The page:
• 5 p.m., Hearing Room 5, Special Committee on Urban Issues – House Bill 847, sponsored by Rep. Cora Faith Walker (District 74). This bill would require teacher training to include proficiency on the concepts of the trauma-informed and approach and trauma-informed interventions.

Tuesday, February 28

• 8 a.m., Hearing Room 7, Economic Development – House Bill 637 – sponsored by Rep. Helms (District 135). One of the many attacks on organized labor, this one is against public sector unions. Our allies at the State Workers Union (CWA Local 6355) have asked for our solidarity in opposing this bill.
• Noon, Hearing Room 4, Insurance Policy – House Bill 780 – sponsored by Rep. Hill (District 108). This bill establishes a state innovation waiver task force to develop a health care reform plan. While there are pro-patient reforms that need to be made to Medicaid, state innovations can hold as much threat as opportunity, so vigilance by advocates would be needed.
• 4 p.m. (or upon adjournment), Hearing Room 1, Judiciary – House Bill 274 – sponsored by Rep. Schroer (District 107). This bill requires children under the age of 18 to be prosecuted for most criminal offenses in juvenile courts unless the child is certified as an adult. This is a priority of our Criminal Justice Task Force, so please contact the House Judiciary Committee with messages of support. Those who Tweet may also use this message: “#moleg – we need smarter policies that improve public safety and protect our youth. It’s time to pass #HB274 and #RaisetheAgeMO!” Please Follow @RaiseTheAgeMO on Twitter! You may also Tweet and Facebook Share Rep. Nick Schroer’s interview.

Wednesday, March 1

• Noon, Hearing Room 7, Health and Mental Health Policy – House Bill 437 – sponsored by Rep. Neely (District 8). This bill allows persons with certain serious medical conditions to use medical cannabis.

Senate Hearings:

Find Senate Committee members at: http://www.senate.mo.gov/standing-committees/

Tuesday, February 28

• 10:30 a.m., Senate Committee Room 1, Small Business and Industry – Senate Bill 205 – sponsored by Sen. Sifton (District 1). This bill prohibits paying any employee wages less than those paid to employees of the opposite gender for the same work performed under similar working conditions.
• At that same 10:30 hearing, Senate Bill 289 – sponsored by Sen. Nasheed (District 5). This allows tenants to terminate their lease or change the locks on the premises in certain situations of domestic violence, stalking, or sexual assault. It is a positive bill, especially with an amendment added, according to our allies at Missouri Coalition Against Domestic and Sexual Violence.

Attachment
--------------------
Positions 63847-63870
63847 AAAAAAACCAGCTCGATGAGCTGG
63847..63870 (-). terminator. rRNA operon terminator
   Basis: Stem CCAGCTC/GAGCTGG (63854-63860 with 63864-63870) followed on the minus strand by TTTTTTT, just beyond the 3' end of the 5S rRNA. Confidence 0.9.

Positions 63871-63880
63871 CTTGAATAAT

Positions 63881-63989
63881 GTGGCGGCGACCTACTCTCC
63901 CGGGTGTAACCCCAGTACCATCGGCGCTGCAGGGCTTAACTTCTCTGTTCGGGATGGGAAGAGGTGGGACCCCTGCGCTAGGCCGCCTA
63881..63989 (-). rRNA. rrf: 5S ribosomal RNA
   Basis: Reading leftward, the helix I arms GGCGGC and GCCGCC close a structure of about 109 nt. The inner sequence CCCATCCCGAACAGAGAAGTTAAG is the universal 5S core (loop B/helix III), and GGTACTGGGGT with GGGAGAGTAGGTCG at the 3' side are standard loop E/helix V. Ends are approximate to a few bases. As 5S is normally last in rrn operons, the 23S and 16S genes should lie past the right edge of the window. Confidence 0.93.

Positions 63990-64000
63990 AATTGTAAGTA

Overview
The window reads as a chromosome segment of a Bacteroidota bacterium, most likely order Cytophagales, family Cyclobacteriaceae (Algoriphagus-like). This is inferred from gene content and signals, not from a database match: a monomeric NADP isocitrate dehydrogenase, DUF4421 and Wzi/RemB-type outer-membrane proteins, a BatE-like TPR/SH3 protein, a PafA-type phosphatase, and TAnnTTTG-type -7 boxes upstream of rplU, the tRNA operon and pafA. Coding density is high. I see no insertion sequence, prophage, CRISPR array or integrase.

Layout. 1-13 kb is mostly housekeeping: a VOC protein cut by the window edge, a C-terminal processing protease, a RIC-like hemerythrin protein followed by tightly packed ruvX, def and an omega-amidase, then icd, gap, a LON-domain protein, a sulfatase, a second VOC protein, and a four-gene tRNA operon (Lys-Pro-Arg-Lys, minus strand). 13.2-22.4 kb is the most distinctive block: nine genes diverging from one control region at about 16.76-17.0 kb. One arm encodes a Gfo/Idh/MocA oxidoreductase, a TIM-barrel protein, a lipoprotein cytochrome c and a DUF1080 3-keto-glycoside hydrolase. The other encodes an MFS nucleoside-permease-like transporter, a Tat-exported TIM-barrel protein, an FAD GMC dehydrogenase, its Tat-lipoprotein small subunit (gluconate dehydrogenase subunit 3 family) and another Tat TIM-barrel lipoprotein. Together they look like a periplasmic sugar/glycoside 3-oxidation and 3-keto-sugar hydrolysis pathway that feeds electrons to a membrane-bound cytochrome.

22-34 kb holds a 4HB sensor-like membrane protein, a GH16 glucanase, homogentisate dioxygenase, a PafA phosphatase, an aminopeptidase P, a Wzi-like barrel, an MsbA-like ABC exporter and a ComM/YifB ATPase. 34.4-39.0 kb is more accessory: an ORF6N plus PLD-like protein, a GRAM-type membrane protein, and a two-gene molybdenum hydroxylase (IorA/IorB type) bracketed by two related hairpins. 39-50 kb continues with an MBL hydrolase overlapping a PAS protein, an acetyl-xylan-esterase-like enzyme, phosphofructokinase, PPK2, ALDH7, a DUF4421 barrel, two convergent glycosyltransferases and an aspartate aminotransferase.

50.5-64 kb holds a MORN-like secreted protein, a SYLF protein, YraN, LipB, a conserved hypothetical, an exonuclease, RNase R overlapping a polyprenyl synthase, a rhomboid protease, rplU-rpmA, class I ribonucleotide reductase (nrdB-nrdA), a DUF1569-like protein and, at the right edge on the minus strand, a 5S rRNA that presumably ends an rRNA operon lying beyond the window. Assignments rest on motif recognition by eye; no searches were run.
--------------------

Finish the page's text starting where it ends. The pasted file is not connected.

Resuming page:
• Noon, Senate Committee Room 1, Education – Senate Bill 378 – sponsored by Sen. Wallingford (District 27). This act allows children who attend early childhood education programs that are under contract with school districts or charter schools that have declared themselves as a local education agency to be included in the average daily attendance of the school district or charter school. This is a priority bill for the Missouri Children’s Leadership Council of which Empower Missouri is a member.

Wednesday, March 1

• 8 a.m., Senate Lounge, Seniors, Families and Children – Senate Bill 291 – sponsored by Sen. Rowden (District 19). All state employees shall be given the option to take up to ten consecutive days of paid parental leave following either the birth of a child or the adoption of a child under age two. This is a family-supportive policy and a help to our state workers, still lowest paid in the nation.

St. Lous Chapter March 10th Forum

Make note of the different date!!!! Its MARCH 10th

Policing: Creating a Change

WHEN: Friday, March 10th at 12pm (This is a week early due to St. Patrick’s Day on March 17th in Dogtown)

WHERE: The Highlands Golf Course inside Forest Park, 5163 Clayton Ave.

WHO:

Representative Brandon Ellington: State Rep from Kansas City

Representative Shamed Dogan (Invited): State Rep from Ballwin

 Metropolitan Congregations United

 Mustafa Abdullah: ACLU

CEU’s Available for Social Workers

Lunch Available for $12

RSVP to Christine Woody Christine@empowermissouri.org